A music producer who goes by the name VANO 3000 was the creator behind this trend. The dreamy viral sound used in all the TikTok videos was produced by VANO 3000 himself. He first released the track on 23 May in a ‘mukbang’ TikTok clip of him standing on a street eating a sandwich. As many TikTok users have pointed out, the sound is sampled from BADBADNOTGOOD’s song ‘Time Moves Slow’ featuring Sam Herring.
The short video has since been watched over 5 million times, with VANO 3000’s sound used in around 230,000 other TikTok videos. As the originator of the trend, the first Adult Swim-style bumper was made by the music producer to his own sound; the video shows a man walking through New York in a Spider-Man costume which is overlaid with text that reads “This sounds works with everything. Try it out….[adultswim].” And people have. The talent is incredible.
TikTok user @notwildin said in a hilarious take on the trend, “I’m never gonna forgive y’all for escalating the adult swim trend so quickly because I didn’t even get to try.” He sarcastically continues, “Sorry I’m not sponsored by Adobe, y’all are making Pixar shorts.” VANO 3000 also recently announced in another video, showing him working in a studio, that Adult Swim has followed him. Hopefully, this is the first step towards black TikTok creators finally being credited, celebrated and paid for their work.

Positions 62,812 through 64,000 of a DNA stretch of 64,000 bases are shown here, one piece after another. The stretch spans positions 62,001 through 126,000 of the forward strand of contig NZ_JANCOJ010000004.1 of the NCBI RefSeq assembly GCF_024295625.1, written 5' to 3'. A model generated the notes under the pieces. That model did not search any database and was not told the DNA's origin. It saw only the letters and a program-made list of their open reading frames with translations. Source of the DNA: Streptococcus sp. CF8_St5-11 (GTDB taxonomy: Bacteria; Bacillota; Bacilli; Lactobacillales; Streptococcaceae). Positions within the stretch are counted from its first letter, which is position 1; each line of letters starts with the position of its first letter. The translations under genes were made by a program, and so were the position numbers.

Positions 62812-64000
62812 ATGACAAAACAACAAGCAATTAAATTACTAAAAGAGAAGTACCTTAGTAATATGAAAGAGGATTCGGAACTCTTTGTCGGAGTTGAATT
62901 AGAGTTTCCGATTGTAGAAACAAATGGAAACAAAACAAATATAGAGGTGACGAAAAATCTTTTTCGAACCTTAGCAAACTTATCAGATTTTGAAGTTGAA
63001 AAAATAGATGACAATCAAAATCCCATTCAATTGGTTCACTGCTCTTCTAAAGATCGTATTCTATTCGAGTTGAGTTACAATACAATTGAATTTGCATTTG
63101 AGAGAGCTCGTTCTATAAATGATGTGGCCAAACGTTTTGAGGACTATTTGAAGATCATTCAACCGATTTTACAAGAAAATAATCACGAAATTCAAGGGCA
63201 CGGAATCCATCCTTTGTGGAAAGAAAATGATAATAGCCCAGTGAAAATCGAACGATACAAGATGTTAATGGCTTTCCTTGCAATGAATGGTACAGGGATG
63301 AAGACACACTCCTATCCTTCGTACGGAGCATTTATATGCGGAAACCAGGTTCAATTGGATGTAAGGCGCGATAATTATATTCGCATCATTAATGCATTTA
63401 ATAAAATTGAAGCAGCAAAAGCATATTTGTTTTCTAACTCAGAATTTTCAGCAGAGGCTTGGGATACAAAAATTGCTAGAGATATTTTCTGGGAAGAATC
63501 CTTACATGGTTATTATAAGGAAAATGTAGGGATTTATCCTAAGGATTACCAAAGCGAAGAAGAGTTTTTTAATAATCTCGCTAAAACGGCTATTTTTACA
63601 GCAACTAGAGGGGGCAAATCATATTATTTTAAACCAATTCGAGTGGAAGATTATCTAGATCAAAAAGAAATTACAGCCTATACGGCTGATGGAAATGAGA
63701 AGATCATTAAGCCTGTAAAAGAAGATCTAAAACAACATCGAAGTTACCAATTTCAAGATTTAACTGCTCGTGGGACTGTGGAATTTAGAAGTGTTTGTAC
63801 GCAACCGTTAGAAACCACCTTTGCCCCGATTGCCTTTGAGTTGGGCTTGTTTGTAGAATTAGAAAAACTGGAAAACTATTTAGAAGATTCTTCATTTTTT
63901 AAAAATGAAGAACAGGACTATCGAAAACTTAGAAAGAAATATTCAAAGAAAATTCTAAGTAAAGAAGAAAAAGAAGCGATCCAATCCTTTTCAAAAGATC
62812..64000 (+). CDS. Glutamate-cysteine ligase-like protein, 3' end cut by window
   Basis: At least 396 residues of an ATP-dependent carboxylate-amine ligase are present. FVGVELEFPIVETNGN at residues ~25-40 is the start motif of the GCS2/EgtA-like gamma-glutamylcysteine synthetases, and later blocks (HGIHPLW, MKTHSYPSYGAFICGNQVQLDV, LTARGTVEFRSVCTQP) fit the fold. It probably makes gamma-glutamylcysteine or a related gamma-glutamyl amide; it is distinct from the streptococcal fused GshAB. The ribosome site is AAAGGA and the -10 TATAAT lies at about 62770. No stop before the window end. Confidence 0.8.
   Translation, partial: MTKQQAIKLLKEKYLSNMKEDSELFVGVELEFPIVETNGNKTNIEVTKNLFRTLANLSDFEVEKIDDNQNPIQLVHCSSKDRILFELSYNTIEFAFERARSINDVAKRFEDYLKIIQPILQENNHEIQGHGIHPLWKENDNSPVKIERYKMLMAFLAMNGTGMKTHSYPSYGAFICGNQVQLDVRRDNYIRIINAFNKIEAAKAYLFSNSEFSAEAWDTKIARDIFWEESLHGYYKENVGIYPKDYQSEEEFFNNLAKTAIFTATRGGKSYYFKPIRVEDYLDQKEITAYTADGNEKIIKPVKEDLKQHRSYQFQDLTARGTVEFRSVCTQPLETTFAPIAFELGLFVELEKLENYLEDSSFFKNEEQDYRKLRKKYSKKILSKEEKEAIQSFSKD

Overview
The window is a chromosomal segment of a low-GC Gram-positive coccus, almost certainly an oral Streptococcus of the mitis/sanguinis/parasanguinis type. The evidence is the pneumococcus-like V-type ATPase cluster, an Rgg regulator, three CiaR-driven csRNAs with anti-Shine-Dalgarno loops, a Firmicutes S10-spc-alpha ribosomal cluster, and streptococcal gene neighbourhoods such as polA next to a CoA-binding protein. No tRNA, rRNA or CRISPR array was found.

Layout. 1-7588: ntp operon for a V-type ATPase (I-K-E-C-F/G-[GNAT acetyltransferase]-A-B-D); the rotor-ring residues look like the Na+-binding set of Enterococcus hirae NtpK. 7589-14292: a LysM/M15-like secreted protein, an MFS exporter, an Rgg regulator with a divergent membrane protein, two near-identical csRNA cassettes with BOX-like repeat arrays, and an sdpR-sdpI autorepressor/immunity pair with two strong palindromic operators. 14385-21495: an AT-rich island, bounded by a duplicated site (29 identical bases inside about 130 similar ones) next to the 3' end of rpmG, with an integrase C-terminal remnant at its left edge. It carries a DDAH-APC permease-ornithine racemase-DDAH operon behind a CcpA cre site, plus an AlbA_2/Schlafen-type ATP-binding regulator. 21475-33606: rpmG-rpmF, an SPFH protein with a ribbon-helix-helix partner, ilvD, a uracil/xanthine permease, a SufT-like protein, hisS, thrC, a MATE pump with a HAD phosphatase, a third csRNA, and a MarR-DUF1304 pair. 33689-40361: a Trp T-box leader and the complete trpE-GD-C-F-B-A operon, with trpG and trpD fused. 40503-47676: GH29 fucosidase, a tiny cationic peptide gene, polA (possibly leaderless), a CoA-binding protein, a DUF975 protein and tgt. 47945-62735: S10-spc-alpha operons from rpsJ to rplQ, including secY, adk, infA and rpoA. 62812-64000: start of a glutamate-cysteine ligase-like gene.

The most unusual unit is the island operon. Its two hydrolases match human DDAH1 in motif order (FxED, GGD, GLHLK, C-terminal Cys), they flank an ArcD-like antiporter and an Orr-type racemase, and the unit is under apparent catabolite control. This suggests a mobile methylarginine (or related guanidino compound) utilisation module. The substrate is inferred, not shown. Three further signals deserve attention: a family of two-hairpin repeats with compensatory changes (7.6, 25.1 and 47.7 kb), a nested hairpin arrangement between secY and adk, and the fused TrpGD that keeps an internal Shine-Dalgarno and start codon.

If, like me, you spend a worrying amount of time on TikTok and Instagram, you must have seen the ‘Hiiii’ vs ‘Bruh’ videos going around. For those who haven’t—this is a recent trend where new gens on the internet compare ‘girly’ girls with ‘tomboy’ ones. Here’s why this new trend stinks of internalised misogyny.
The ‘Hiiii’ girl (also known as the ‘🥺’ girl) typically embodies conventional traits that have been long associated with traditional ‘girliness’, such as liking the colour pink, makeup and clothes—characteristics that are not representative of any gender, and yet here we are again. She is fragile, cordial, and gentle (notice how these qualities are frustratingly archetypal to the patriarchal expectations imposed on women). The ‘Bruh’ girl, on the contrary, is more of a tomboy—she likes sports and video games, she is ‘low maintenance’ and has a quirky sense of humour. She is ‘one of the lads’, but with a vagina.
This trend initially started off as a fun way to compare different hobbies and personalities, which allowed TikTokers to relate to strangers online and create a greater sense of community on the video-sharing platform. But because this is the internet, it was soon taken wildly out of context, as users on TikTok started pitting the two types of women against each other, portraying ‘Bruh’ girls as superior, because they do not engage with any traditionally ‘feminine’ hobbies or activities, and are ‘not like other girls’.